Wow, that was an enormous digression just so I could circle back to tell you all that I went fishing with my bike. So, yeah, that’s what I did. Continuing my ongoing attempt to demonstrate the utility of bicycles, I decided that my Cannondale F4 mountain bike (which previously served as my shopping bike) should once again resume duty as an off-road machine and promptly swapped the slicks I was running on it back to proper knobby mountain bike tyres, loaded some very dusty fishing gear into the pannier bags and headed off along some of Brisbane’s finest bikeways to an undisclosed location to try my luck at fishing and soak up the afternoon winter sun amongst some fantastic natural surroundings.
On the night before, there was a bit of wrangling to be done with the fenders in order to get the comparatively bulbous off-road tyres to play nicely without rubbing but I was determined to keep the fenders and I have to say that the result is pleasing both aesthetically and functionally. The bike has plenty of room to store all my gear, I’m saved from wearing a big brown streak up my back if it rains and it has regained its off-road capabilities. Sure, I wouldn’t attempt to take on the really rough terrain with it for fear of the fenders and panniers catching on stuff but I view this rig as more of a very capable touring bike than a full on mountain bike now.
And with that I set off winding my way through the bikeways and, after a quick pitstop to buy bait, left the main thoroughfare to make my way up the required track that would eventually lead me to my fishing hole. Sorry about all all the secret squirrel stuff to do with the location I was at – if you really want to know where it is I think a little detective work would reveal it for you but in the meantime I’m gonna hold back on the big banner advertising.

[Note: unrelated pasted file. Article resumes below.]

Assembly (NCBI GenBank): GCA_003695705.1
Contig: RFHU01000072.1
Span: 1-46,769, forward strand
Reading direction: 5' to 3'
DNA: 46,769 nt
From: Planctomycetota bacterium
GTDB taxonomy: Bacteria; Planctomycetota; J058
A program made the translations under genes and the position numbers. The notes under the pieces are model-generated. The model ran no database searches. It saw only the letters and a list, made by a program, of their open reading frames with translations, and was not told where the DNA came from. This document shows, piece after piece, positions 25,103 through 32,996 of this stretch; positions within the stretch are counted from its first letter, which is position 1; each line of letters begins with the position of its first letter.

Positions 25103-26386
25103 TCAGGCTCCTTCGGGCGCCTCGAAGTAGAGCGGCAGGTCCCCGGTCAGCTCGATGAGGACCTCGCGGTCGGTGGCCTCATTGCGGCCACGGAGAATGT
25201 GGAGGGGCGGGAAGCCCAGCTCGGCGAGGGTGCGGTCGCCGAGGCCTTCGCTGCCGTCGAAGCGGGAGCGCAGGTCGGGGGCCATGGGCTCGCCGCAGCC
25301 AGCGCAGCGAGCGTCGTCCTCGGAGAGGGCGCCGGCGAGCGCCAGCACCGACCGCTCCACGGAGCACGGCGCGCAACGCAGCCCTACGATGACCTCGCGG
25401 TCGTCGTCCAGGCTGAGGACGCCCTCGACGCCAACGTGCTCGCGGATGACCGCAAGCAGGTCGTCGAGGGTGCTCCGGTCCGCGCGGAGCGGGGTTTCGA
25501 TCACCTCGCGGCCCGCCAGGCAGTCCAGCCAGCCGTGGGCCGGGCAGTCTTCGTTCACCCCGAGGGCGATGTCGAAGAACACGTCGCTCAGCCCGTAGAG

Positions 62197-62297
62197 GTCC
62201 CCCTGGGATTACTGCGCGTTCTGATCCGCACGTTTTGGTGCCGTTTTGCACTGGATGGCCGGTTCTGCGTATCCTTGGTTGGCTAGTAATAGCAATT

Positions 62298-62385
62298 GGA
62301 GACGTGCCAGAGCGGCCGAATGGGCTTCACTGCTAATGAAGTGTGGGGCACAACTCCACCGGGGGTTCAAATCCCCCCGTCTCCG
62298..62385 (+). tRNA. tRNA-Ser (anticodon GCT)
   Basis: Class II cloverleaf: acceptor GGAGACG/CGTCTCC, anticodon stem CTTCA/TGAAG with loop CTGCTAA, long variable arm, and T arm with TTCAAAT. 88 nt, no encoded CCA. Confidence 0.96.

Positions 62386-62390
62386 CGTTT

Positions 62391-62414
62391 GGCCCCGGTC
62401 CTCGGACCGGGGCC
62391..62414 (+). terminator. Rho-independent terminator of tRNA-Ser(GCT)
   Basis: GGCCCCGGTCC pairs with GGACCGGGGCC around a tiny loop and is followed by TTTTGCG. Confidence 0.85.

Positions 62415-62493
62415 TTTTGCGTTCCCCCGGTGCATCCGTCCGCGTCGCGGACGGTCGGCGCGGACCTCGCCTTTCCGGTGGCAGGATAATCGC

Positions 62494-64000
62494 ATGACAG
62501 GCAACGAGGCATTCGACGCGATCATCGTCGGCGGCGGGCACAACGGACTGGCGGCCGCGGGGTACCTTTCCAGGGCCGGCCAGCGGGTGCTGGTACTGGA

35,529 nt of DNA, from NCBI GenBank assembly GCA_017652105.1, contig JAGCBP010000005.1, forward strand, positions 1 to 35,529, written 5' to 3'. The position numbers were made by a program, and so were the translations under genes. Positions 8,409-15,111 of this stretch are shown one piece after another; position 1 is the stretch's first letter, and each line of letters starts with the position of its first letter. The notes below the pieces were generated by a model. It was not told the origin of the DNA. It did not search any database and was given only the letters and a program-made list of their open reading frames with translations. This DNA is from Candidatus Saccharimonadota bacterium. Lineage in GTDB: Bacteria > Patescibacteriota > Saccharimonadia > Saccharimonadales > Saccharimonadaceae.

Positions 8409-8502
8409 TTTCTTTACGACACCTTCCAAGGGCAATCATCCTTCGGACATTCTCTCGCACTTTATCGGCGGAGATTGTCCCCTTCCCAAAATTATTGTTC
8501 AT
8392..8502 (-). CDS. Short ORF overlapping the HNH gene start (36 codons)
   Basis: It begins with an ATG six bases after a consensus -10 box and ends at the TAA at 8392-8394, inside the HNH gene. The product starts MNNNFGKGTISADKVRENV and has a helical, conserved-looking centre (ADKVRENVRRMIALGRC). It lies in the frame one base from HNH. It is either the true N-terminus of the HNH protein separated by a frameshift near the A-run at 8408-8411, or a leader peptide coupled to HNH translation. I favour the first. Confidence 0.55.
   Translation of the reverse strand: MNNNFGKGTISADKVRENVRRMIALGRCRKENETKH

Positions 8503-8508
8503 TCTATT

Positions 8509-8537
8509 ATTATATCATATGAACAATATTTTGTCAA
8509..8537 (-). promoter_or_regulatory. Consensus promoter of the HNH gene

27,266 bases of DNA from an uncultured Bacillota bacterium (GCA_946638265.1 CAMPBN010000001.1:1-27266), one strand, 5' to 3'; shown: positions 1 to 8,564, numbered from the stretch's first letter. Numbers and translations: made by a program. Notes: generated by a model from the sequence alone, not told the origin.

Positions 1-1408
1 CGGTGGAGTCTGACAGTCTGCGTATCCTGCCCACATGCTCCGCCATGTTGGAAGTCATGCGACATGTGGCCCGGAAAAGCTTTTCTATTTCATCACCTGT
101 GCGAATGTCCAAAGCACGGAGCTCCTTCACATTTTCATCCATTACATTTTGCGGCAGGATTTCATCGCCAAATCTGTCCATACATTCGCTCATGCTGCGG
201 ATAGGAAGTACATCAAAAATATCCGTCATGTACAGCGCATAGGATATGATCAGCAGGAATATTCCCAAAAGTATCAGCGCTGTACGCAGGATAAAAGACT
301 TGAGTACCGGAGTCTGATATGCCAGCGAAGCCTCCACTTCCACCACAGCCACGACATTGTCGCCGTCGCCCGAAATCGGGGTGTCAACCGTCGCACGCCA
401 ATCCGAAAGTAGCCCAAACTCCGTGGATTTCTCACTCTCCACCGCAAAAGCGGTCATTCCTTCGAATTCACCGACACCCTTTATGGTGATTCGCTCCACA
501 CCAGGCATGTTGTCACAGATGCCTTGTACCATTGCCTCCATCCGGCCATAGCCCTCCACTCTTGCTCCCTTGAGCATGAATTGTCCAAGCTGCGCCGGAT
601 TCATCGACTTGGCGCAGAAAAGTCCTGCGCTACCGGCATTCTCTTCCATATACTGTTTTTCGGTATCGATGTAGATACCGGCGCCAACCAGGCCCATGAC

My luck with the actual fishing part of this expedition could probably be rated as average but obtaining an actual feed of fish was only ever going to be a bonus. I caught a few smallish Bream all of which were released to see another day.
So I guess that completes the context of this little jaunt. Maybe it’s best to just let the photos tell the rest of the story now.
There you have it – another day, another bike, another way to live without a car (or at the very least, almost without a car). And if you’re one of the many people who have discovered riding bikes since the lockdown, a big welcome to you. Really and truly, I think it’s great that you’ve (re)discovered bicycles and I (and a great many others, I’m sure) would love for you to stay with it well past the lockdown and keep discovering how much of your life bikes can help to improve. Rest assured that the riding you’ve started is just the tip of the iceberg of good things to come if you choose to stick with it. So, please, keep riding, get creative about what you do with your bike(s) day to day (I hear that there’s a few good ideas here) and watch your horizon expand.
That’s it for now. Stay safe and see you out there sometime.